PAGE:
Listening globally – chanting locally

Thanks to the internet and YouTube, we get front row centre seats at the great planetary concert hall, can learn the secrets of sound and chakras, vibration, binaural study aids, the quiet language of plants and listen to the growing choir of sound and voice gurus. Mongolian overtone singing, once only heard in its homeland, now is enjoyed through concerts and workshops everywhere. Meet-up groups as well as spiritual communities offer study and practice of the power of sound, voice and chanting as well as deep listening within the context of mindfulness meditation.

Through all this perhaps we can regain sacred healing ground, purifying perception by rememering how to hear through the ears of a child while singing with the throat of a sage.

Hugh Smiley, creator of the Korason Method (KM) for Authentic Voice & Dialogue practices psychotherapy and teaches KM  online and around the world. 

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Transcending Divides – Yaakov Schneid

What would it take for two people from the opposite sides of a divide to talk with one another so they can have a genuine, respectful encounter?  The world has been full of so many divides – violent ones involving the Tutsi and Hutu in Rwanda, Israelis and Palestinians, and non violent ones with Spaniards and Catalans being one example.  All of these call for healing and coming to terms with “The Other.”  It all starts with understanding, and understanding – getting to know and appreciate the world of The Other – is difficult.  Reaching out to The Other is something few of us ever do or want to do.  Seldom is there constructive contact between people across a divide, and the divisions remain solid, often for generations or even centuries. 

 The reasons for this lack of connection are obvious.  Most of us have only a superficial knowledge of the person on the other side, an understanding that is immersed in our own ideas, preconceived notions and prejudices – the narrative we have about this group.  Especially where there has been conflict between two groups or nations, there is a deep seated, unshakable feeling that people on one side have at their core – that the other group has done us violence – we have been murdered, wronged or dispossessed by them (sometimes this is a sentiment shared by both sides).  The suffering we have endured because of the other group is indescribable – we cannot forgive and we will never forget.  Those of us who in some way feel victimized by the other group have been holding on to this narrative for a long time, and it has become part of our identity.  We don’t question our view of The Other.  Rather, we invest constantly in keeping it alive and reaffirming it.  First, we avoid any contact with The Other – the idea of talking with members of the other group and getting acquainted with them is akin to betrayal of our own people, even if members of the other group live on the other side of the same town or village.   We constantly stoke the fires of our own ignorance and even hatred of The Other through what we consume – what we read, the people we talk with, even what we hear at our places of worship.   This is how divides are perpetuated and become intractable. 

 But what if we pause for a moment to consider that maybe this narrative is harmful first of all to ourselves, that hanging on to old enmities is keeping us feeling embittered and victimized, that this feeling is not helping us solve the large problems facing humanity, that maybe the time has come to move beyond it?  This immediately brings up a set of questions: how do you do this, where do you start?   Reaching out to people on the Other Side takes resolve and courage.  We have to (at least temporarily) be willing to put aside our own narrative and biases and approach The Other with respect.  We have to be willing to listen, and that means being ready to take in that person’s pain.  That’s very hard, because if you truly take in that person’s pain, you are realizing that in his eyes you’ve wronged him.  We also have to be able to speak to our own pain clearly and without recrimination.  Fortunately, there are examples of people who have done this and are doing this.  Yet the ability to talk constructively and work to overcome differences is rare.  This is not a well known set of practices that are easily available.  If we see our mission as one of healing differences, one way we can do this is by disseminating this art of intentionally approaching The Other and making it more accessible.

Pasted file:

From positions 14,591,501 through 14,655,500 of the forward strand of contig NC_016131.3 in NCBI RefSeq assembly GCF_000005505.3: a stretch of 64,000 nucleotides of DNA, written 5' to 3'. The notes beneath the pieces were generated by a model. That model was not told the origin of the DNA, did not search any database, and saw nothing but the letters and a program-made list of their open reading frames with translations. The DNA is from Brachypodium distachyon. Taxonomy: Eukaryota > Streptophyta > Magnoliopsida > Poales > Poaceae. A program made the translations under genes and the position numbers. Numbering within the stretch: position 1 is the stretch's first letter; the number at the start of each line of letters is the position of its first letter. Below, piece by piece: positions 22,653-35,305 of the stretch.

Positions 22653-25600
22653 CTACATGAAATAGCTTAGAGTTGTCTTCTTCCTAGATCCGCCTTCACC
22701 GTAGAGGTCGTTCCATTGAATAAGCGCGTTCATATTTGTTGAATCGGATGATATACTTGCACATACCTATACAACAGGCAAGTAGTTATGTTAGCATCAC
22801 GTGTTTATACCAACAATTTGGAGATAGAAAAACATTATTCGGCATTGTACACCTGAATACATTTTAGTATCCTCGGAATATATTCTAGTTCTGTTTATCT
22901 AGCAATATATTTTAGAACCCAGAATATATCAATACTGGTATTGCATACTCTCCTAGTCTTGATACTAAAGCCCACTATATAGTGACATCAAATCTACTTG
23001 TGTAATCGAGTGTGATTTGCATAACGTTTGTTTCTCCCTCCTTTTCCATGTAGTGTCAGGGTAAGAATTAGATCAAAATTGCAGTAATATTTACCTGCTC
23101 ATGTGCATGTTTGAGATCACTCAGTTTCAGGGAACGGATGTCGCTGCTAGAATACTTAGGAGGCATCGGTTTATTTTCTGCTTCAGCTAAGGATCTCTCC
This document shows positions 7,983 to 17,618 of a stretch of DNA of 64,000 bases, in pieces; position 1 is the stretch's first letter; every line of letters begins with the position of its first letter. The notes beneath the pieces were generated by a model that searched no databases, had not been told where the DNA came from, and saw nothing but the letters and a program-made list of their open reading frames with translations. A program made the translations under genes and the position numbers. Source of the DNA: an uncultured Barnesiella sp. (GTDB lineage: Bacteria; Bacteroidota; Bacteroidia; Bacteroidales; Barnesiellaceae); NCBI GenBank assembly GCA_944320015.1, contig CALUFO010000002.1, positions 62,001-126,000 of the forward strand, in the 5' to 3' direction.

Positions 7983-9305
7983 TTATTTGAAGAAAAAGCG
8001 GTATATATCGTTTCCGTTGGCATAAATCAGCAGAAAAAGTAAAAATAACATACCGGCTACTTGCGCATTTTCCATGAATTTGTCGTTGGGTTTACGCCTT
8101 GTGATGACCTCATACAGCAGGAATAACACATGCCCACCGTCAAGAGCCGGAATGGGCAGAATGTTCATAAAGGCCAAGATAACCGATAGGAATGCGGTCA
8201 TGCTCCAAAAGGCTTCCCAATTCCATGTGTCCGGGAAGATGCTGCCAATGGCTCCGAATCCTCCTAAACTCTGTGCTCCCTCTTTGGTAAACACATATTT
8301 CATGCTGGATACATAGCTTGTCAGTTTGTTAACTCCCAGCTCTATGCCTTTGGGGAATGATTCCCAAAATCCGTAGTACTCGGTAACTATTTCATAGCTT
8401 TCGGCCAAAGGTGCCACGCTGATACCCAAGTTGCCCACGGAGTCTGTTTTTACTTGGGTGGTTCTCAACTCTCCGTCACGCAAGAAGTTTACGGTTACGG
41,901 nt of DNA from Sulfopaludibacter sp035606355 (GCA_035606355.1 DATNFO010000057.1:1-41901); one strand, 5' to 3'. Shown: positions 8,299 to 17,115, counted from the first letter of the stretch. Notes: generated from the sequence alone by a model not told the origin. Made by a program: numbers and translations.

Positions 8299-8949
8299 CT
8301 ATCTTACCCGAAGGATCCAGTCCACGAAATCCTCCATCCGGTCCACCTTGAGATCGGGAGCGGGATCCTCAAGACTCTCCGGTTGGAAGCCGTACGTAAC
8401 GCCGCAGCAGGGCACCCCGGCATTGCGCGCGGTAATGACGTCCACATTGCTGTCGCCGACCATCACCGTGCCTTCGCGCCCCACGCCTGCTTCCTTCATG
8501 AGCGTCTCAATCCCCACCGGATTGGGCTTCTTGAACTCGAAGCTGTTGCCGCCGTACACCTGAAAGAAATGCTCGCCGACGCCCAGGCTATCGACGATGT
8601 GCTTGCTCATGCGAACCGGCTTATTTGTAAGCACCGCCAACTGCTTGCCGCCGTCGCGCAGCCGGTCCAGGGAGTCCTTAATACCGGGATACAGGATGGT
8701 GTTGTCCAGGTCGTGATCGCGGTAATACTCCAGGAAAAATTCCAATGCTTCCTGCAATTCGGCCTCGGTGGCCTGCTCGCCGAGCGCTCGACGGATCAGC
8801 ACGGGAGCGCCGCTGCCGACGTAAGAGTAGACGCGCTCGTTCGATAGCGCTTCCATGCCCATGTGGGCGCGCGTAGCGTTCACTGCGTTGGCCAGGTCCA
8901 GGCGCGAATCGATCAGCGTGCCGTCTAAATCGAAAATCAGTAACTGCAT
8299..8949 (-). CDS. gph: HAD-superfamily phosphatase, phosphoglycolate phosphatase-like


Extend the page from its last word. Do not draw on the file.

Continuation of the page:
I am writing with an invitation: let’s start understanding this process of reconciling with The Other with ourselves.  We already know a lot about dialogue and listening.  If we want to help others have constructive meetings across divides and heal, let’s start by sharing what we know.   In that spirit, here are some questions.  The intent behind these questions is to “unpack” what it takes for two groups with a disagreement (or worse) to talk with one another.  That’s why these questions are rather detailed.  Whatever you can contribute – however many questions you can answer, will help us shed more light on this area.

• Do you know of examples where people have deliberately spent time talking with the people they have considered The Other in order to bring about more understanding or possibly reconciliation?  Have you been involved in such conversations yourself?

 • How was contact between the two groups made?  Was it initiated by one group or maybe one individual?  How did this group approach the other group?  Was this a smooth process or were there some “bumps” as contact was being made?  If there were challenges, how were those handled?  Did the challenges continue to “hang in the air” not fully resolved?